I'd never realized how much strength it takes to get a tire off. Dru had to muscle up more than once, and I heard a few grunts and groans as he wrestled with parts that didn't want to be moved. When did the boy get so buff? Where did my little nerd go? Just as daylight slipped behind the mountains, the spare was on and tools had been returned to their secret compartments. Dru ordered me into the car and then drove us out onto the highway, delivering us back into the passing lanes of life-not-in-distress.

Suddenly, my boy was a man. He had taken charge and saved us. I was still wallowing in thoughts like we could have been killed during the blow-out, or necessary tools could so easily have been lacking. It could have happened an hour later in the pitch of dark. And, dare I mention it?...escaped cons could have come and had their way with us. While I was playing the damsel in distress, he was taking care of business.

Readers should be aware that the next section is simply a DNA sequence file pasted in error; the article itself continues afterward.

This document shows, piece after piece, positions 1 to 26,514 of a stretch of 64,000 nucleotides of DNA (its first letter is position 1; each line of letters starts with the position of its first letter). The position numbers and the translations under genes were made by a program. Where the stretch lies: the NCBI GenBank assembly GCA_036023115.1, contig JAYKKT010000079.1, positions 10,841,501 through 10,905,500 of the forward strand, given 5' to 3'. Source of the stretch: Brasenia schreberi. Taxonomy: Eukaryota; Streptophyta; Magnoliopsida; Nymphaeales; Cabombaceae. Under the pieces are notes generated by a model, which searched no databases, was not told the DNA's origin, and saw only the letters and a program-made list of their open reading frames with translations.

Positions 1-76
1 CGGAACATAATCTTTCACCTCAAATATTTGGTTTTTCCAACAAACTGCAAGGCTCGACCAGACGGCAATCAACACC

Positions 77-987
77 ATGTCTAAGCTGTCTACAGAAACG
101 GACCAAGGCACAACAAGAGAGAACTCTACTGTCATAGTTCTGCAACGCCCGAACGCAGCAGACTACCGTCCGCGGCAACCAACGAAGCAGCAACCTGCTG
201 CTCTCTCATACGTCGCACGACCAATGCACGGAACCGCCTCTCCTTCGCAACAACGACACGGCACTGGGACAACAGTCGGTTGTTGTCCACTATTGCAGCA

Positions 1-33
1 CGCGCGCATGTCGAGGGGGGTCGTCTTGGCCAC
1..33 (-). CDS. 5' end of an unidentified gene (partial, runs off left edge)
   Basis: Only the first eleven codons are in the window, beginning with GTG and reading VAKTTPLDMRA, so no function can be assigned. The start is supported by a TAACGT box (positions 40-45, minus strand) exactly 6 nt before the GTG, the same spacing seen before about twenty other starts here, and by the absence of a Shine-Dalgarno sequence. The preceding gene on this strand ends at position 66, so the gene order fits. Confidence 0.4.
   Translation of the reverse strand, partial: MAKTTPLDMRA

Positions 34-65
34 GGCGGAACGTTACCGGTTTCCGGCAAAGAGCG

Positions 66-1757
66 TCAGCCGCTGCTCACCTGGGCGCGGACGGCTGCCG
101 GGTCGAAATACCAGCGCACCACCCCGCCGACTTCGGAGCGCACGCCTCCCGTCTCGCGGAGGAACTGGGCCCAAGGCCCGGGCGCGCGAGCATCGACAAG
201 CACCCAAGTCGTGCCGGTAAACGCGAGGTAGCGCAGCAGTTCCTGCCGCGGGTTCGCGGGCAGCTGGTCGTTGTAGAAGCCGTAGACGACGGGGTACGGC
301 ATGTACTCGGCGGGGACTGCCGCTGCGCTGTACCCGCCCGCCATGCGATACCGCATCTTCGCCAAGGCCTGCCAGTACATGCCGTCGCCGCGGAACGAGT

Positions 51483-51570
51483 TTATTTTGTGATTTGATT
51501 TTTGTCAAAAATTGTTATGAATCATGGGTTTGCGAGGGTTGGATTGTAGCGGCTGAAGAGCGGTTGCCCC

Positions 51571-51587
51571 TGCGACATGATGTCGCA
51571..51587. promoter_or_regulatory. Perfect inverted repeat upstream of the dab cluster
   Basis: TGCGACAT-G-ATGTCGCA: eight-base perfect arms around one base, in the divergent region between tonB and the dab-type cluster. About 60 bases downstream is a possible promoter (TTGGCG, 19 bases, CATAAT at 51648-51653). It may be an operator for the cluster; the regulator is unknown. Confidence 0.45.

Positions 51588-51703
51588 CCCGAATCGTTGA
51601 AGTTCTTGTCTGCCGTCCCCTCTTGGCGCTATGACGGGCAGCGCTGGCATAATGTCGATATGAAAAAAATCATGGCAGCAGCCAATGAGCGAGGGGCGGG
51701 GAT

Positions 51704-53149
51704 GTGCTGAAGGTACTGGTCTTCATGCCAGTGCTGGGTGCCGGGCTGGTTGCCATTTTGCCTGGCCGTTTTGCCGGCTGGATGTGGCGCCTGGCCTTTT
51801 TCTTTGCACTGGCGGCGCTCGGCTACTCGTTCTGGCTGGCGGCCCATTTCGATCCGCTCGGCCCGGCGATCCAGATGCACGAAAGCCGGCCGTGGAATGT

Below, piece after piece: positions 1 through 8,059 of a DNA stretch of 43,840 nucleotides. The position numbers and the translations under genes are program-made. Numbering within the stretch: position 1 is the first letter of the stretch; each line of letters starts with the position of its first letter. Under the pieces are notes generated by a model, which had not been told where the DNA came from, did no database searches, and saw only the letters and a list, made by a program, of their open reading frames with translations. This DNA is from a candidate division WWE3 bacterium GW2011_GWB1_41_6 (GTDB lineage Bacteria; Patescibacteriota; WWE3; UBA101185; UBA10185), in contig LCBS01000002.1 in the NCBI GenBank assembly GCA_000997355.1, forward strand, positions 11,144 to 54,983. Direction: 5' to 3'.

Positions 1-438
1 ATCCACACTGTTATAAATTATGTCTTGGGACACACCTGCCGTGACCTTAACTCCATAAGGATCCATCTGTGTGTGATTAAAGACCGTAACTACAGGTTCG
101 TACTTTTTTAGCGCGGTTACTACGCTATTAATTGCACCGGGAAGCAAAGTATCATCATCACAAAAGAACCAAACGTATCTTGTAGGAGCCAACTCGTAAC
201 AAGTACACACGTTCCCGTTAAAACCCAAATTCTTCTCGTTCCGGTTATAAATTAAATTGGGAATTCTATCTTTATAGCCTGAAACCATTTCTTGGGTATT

So, the moral of my post is, Thank God for strapping young men and, let's face it, for Auto Mechanics classes. And, also, be sure you've got the tool that removes the fifth lug nut.


  1. LOVE this! Favorite line, "The passing lanes of life-not-in-distress."

  2. There is that wonderful moment when you realize the little kid is all gwod-up. Dru grew through adversity high and low and has turned into what every mother dreams of: a responsible young man with manners and a take-charge attitude. You are both to be commended.

  3. Something to be said for being able to wield a spanner.
    Nice story.

  4. Your Dad just told me where that secret little special wrench is in our car. I'm not sure I'd be able (and I mean able at age 74) to use it; but at least I know where it is.